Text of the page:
Poulter Rants On Twitter, Matsuyama Apologizes
DORAL (AP) — Hideki Matsuyama has apologized to Ian Poulter for damaging the 13th green and not repairing it at the Cadillac Championship.
Ian Poulter criticized Hideki Matsuyama on Twitter and referred to him as an “idiot” for damaging the 13th green at Doral with his putter and not repairing it. Matsuyama apologized to him Saturday morning before they teed off together in the Cadillac Championship.
Matsuyama missed a 7-foot par putt in the second round Friday and slammed his putter into the green, leaving what one caddie described as a half-inch gash.
Poulter was in the group behind the 22-year-old from Japan. The damage was in the line of Charl Schwartzel’s 12-foot par putt, and a rules official was called out to repair the damage before Schwartzel putted. He missed and made bogey.
The incident escaped noticed until Poulter, with over 1.6 million followers, took to Twitter late Friday.
“Playing with Matsuyama tomo. He buried his putter in the 13th green 5 ft from the hole, Referee had to repair the crater. Because he didn’t,” the first tweet said.
Poulter followed with two more tweets:
— “Why should Matsuyama leave a crater in the green for others to putt over, or have to call a referee to repair the damage. Idiot.”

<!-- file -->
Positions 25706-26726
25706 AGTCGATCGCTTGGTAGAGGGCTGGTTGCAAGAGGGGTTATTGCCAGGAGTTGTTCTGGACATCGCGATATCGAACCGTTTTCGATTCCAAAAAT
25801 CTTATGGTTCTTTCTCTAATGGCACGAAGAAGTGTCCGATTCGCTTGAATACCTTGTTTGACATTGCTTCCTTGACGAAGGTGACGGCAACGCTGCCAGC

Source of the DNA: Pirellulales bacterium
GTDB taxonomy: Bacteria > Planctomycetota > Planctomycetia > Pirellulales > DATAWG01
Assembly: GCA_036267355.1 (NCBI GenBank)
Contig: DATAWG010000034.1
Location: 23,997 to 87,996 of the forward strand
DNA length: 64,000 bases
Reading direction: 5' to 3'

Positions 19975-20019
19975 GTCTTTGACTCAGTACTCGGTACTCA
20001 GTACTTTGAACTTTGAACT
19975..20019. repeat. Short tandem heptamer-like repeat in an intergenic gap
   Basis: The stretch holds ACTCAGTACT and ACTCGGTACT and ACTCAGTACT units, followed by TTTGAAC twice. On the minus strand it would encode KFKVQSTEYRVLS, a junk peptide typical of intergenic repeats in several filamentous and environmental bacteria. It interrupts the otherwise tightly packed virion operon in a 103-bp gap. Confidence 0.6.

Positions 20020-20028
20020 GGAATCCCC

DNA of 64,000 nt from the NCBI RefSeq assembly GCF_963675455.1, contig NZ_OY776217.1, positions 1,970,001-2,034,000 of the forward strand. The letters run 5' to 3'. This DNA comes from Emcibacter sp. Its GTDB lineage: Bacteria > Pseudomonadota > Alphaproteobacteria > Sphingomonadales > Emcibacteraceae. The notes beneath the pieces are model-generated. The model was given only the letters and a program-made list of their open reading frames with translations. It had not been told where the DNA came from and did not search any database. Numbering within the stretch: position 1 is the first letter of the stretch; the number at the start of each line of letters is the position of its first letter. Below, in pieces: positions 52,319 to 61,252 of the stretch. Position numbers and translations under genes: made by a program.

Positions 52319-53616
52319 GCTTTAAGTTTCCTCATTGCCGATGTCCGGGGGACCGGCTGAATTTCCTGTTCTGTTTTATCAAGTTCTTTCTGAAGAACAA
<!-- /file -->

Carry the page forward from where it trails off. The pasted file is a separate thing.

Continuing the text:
— “Im no saint & first to say. But that was disgusting. I wouldn’t bury a putter in a green 5 ft from a hole & have players behind deal with it.”
Matsuyama, the No. 22 player in the world who last year became the first rookie to win the Japan Golf Tour money list, was already on the practice range when Poulter arrived. He immediately walked to the other end of the range with his interpreter, Bob Turner, and apologized.
Poulter shook his hand and said, “I make loads of mistakes.”
“If you’re going to do it, repair it,” he explained to Matsuyama, who nodded his head.
Poulter ended the brief exchange by saying, “No words today,” indicating that there was no need to bring it up again during their third round.
Turner said Matsuyama already apologized to Jason Dufner, who was in the group with Poulter, and would seek out Schwartzel.
“He wishes he could apologize to the field,” Turner said. “All he can do is promise not to do it again. No excuses.”
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